A gentle sea breeze tickled my toes as the airborne salted mist floated onto our veranda. Margaret brought me an iced glass of guava juice, and I tilted my head back for my daily nap. My semi continuousness was interrupted by the ringing of our phone. Margaret answered; and once again my heavy eyes overtook me and peaceful trance became my being.
“Charles, wake up. Monique is on the phone from Paris.” Our daughter was living and working in the French capital. A call from her was not unusual but it did cause some joy around our small home in Sint-Maarten.
Margaret handed me the cordless phone. “Monique, how are you honey?” The satellite phone echoed and feed back reverberated thought the hand piece.
“Daddy, are you following the news?”
“I try not to sweetie, I’m retired now,” I chuckled and waited for her delayed reply.
“They are arresting priests and protestant ministers, and I understand all of the rabbis have fled the country.” There was plaintive cry in her voice.
“Who is? Monique, what is going on up there?” My daughter often poised events in the most dramatic form. “Governments are reactionary, this too shall pass.”
“Daddy, you know what is happening in Britain, well, it is getting bad here, and I understand that the States are all but gone.”
“Monique, we listen to the radio and watch the news, it’s just politics, talk to some of the university folks. The world is just shrugging a little.”
“Oooh daddy, I’m really getting scared, I’m going to Strasbourg to stay with Charlotte, I told you about her. She invited me, and the university is closed anyway, so-” The connection disconected.
“Darn, satellite phones.”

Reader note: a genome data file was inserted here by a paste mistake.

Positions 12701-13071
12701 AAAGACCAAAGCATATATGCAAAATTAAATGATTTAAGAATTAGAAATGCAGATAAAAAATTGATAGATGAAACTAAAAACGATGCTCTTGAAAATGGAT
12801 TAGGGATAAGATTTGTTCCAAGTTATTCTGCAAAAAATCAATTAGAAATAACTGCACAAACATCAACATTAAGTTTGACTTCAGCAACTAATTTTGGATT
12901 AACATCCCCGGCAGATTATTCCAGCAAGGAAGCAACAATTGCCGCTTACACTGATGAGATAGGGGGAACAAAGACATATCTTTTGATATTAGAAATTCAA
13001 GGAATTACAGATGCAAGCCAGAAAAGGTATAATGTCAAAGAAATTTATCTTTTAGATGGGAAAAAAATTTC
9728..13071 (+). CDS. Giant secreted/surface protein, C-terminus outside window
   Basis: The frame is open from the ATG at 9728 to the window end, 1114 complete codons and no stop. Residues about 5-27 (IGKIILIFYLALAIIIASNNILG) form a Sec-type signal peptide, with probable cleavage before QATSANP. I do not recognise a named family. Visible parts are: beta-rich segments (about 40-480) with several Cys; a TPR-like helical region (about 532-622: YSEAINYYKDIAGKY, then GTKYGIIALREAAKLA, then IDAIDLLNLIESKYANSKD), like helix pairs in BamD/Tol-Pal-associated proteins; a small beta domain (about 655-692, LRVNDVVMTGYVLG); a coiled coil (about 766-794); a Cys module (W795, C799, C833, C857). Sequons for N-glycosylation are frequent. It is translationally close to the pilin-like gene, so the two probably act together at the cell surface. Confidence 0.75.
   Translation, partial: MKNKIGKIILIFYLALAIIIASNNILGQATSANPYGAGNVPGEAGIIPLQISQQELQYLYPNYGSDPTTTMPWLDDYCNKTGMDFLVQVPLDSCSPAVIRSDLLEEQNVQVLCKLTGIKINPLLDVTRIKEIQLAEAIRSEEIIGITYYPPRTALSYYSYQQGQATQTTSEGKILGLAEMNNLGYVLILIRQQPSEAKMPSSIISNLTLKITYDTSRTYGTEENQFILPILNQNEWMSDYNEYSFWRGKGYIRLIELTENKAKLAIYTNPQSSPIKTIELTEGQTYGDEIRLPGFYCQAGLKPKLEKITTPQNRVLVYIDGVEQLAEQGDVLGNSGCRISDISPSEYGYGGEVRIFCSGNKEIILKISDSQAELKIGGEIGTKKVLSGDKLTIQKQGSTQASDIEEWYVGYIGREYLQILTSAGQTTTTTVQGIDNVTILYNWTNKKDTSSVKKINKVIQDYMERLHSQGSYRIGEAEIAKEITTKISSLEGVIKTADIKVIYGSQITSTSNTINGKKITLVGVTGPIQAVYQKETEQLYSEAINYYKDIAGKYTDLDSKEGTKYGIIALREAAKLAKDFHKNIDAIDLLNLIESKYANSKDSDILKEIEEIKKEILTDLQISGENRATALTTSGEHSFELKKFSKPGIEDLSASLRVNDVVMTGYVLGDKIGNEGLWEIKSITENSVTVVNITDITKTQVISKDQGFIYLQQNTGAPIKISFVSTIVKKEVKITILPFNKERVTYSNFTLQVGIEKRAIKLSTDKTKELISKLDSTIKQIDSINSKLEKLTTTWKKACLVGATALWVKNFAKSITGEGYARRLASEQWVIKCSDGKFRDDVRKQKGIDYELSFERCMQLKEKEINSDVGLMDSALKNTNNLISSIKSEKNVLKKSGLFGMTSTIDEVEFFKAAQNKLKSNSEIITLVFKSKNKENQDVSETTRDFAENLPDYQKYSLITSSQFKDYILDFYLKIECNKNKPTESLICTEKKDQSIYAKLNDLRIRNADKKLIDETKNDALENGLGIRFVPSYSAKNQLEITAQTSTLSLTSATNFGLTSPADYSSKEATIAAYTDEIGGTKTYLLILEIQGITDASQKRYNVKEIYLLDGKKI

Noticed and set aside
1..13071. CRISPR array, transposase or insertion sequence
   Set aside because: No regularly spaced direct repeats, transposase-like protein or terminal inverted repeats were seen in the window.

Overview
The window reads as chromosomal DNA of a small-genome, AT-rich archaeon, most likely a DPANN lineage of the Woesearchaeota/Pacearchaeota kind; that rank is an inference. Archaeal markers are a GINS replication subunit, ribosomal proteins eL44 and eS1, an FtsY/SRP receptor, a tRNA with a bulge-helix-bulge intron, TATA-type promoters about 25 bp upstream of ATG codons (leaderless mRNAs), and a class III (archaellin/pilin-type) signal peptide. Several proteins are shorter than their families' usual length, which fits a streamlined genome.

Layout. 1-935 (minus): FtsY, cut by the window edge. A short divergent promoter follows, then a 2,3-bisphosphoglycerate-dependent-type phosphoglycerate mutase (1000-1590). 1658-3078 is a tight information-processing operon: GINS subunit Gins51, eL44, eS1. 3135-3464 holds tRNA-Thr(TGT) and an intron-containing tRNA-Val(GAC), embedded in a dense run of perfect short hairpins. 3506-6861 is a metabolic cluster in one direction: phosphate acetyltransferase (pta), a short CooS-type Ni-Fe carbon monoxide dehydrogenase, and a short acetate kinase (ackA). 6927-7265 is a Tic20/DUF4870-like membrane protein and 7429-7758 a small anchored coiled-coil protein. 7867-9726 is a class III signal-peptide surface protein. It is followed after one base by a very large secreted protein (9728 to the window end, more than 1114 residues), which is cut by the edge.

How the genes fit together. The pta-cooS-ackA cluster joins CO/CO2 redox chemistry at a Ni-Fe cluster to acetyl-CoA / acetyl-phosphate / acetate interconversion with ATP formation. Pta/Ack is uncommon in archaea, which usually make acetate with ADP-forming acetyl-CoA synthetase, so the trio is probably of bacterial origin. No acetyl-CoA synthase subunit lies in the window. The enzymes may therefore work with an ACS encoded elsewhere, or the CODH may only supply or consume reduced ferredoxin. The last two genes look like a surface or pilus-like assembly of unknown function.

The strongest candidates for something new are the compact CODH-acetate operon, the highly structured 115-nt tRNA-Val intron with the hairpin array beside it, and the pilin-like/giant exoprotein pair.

Margaret reached for the phone. “Well, what is she in a huff about this week?”
“I think she is just getting spooked by all the bombings and terrorist activities, and for sure watching too much tabloid news. She thinks the French government is going to give in to the terrorists like some other nations have.”
“Well, that’s an understatement.” I laughed, “But, she is going to visit a friend for a few days, maybe that will settle her mind.” I wish I had told Monique to come to Sint Maarten for a week.
“Charles, I have been thinking. Maybe we should go to Virginia pretty soon, just to check on things.”
“Well, I had thought we would go up there and close up the house for the winter, see some folks, you know, before we come back here and hibernate.” I sipped my guava and tried to image all the things I would rather do than closing up a house – our annual chore.
“Great, maybe we can get out next week, I’ll call the airline.” Margaret took the phone and headed for the kitchen.
The week flew by and early the next Tuesday morning we arrived at Princess Juliana International Airport on the Dutch side of the island. I retrieved our bags and tipped the taxi driver. The Airport was unusually quiet for a Tuesday morning, but I attributed it to the lull before the northern holiday rush.
We stepped up to the gate check in area and handed over our passports. I owned both a U.S. passport and a French passport. In my previous career, I found it much easier to travel with the French passport, and since we were residents of a French colony, it was all quite legal. Margaret however, still used her U.S. Passport. I handed both of our passports to the agent - mine French, hers U.S..
The agent looked at both of our passports, then an armed guard approached Margaret. I guessed it was for the rudimentary search.
Margaret turned and winked at me. “Last time, they confiscated my extra bottle of water.” She disappeared behind a screen.
The agent stamped my passport then motioned me to the metal detector. Another guard took my passport and examined it closely as my carry-on bag went through the metal screening device.
Suddenly an iron mesh gateway swung across the entrance to the passenger entrance.
“Sir,” I protested to the guard in English, “My wife is still at the inspection station. I need to wait for her.”
Another door sealed us off from the rest of the airport.
The guard handed me my French passport, then said sternly, “the airport is closed.”
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